Work Hard

HLN meets: Emily Morison of Able Emily

HLN chatted to Emily about her campaigning work, disability representation, and what we all can do, on an individual level, to help the cause…

Written by High Life North
Published 23.01.2021

Emily Morison is a North East based activist and campaigner, fighting for the rights of the disabled community, particularly with regards to accessibility.

She has spoken to national and local news outlets to share her experiences, and the challenges she faces as a disabled woman. Through her blog Able Emily, she continues to highlight the problems many disabled people face every day with regards to accessibility—be it getting around cities, shops, restaurants, or using public transport. HLN chatted to Emily about her campaigning work, disability representation, and what we all can do, on an individual level, to help the cause…


You’ve been working hard to campaign for better disability rights and accessibility. Do you feel things have improved at all in the last few years, or is progress still lagging?

There have definitely been some improvements made in recent years. I think awareness is certainly increasing and one of the biggest things to thank for this is the internet. It gives a space for more voices to be heard and stories to be shared. A good example of some positive change that I’ve noticed is the increase in awareness about invisible disabilities, with some supermarkets even having signs reading ‘Not all disabilities are visible’ on the doors of their disabled toilets. The unfortunate reality is that change just isn’t happening quickly enough. It seems that all too often, it takes years of disabled people speaking about and sharing an issue before the relevant parties ‘give in’ and realise we aren’t going to be quiet. It’s hard to have to battle so relentlessly for basic rights and to know that more often than not, it will take years for any change to happen. Those are going to be years of my life lived without equal access that I simply won’t get back.

An example of how slow progress can be is shown in research by disability charity Leonard Cheshire. It showed that 38% of rail stations in the UK do not have step-free access. They’re currently campaigning for the government to ensure this is at 0% by the year 2030. With current rates of progress, it’s unlikely that all train stations will be accessible before 2070. I’ll be in my 70s by then.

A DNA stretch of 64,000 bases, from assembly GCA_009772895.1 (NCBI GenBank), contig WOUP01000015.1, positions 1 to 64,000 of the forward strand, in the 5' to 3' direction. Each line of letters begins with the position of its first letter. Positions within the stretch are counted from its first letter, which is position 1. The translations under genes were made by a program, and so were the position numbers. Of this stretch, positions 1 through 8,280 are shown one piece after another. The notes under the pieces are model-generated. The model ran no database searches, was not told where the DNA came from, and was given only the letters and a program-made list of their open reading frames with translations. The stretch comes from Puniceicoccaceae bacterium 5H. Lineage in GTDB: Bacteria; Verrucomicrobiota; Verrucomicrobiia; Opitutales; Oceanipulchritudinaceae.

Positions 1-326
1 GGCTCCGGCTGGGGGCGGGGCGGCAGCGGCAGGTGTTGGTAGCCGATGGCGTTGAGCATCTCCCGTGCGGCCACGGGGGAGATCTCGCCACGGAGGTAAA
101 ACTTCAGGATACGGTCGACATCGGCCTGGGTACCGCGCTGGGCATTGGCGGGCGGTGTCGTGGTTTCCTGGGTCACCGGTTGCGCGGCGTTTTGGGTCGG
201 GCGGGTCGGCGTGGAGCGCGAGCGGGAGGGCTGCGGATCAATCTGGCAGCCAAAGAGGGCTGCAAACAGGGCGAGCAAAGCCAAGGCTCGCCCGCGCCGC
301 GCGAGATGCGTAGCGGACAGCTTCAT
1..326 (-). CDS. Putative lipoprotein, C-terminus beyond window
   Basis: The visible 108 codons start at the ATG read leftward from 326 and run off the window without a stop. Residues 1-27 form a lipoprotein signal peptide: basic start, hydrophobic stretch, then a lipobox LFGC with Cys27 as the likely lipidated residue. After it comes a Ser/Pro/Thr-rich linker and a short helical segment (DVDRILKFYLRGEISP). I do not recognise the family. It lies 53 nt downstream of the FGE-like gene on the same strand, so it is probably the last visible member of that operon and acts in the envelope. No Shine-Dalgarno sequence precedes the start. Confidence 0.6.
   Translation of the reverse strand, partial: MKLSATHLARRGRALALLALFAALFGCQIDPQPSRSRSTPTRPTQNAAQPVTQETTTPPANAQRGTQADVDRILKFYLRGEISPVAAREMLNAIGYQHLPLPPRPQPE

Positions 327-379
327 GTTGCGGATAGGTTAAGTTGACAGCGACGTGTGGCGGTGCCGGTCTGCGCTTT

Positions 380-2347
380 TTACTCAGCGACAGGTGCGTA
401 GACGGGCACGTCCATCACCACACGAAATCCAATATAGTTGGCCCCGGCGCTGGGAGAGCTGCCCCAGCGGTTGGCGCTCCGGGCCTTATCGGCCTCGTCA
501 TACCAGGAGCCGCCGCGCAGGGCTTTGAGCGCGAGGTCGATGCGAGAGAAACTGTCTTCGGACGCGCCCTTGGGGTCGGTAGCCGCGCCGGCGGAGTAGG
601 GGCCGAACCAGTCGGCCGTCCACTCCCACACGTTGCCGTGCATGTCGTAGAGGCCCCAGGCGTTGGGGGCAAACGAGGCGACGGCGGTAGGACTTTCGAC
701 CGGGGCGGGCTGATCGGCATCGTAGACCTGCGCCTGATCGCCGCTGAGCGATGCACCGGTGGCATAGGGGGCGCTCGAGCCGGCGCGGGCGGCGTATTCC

Is there anything people can do to help make a societal shift, so that disabled people’s rights are taken more seriously?

Be encouraged that there are things that people can do on an individual level, and lots of things people can implement in their own lives which may seem small but can actually make a big difference. Firstly, educate yourself—follow more disabled people on social media and make time to listen to what they have to say. If you’re a parent, talk to your kids about disability in an open and accepting way. So often I see kids being told off by their embarrassed parents because their kids are looking in my direction. I think this is one of the root causes for people growing up to feel awkward around disability. According to research by The Red Cross, 1 in 2 non-disabled people feel they have nothing in common with disabled people. I also think people should try to be as mindful as possible about their language regarding disability, and listen to what disabled people have to say about it. Just because terms are commonly used, it doesn’t mean they’re appropriate or helpful. A good example of this is ‘wheelchair-bound’. It’s used a lot, and too many may seem just like a harmless descriptor, but I actually think it’s a really harmful phrase. It contributes to the mindset that wheelchair users are in some way restricted by their disability, rather than just being restricted by a society that isn’t designed to include them. We need to realise that the language we use when we’re talking about disability can be inherently ableist and contribute to ableist mindsets and ideas which are the root cause of our world being as inaccessible as it is to so many.

You provide excellent reviews of venue accessibility on your blog. When did you decide to begin this work?

I started my blog back in 2018 after a friend encouraged me to do so. I initially did it with the intention of meeting more disabled people, as at the time I only had one disabled friend. The sense of community I found online was incredible. From there, I slowly started to realise that I had simply accepted the constant discrimination that had become a part of my life since becoming disabled. Slowly, I started to challenge my own acceptance of the way I was being treated by speaking out and challenging others to join me.

After an awful experience back in 2019 where a large hotel chain failed to evacuate me from their building in a fire alarm, I began to realise the potentially disastrous impact that lack of equality and accessibility. But at the same time, I also discovered just how much power and impact I can have as a disabled person speaking up for myself and others like me. I didn’t need to simply come to accept a lower standard of living, there was something I could do about it.

As you’ve written about other cities accessibility on your blog, how does The North East measure up in comparison? Do any places, businesses or brands stand out to you as doing well in their approach?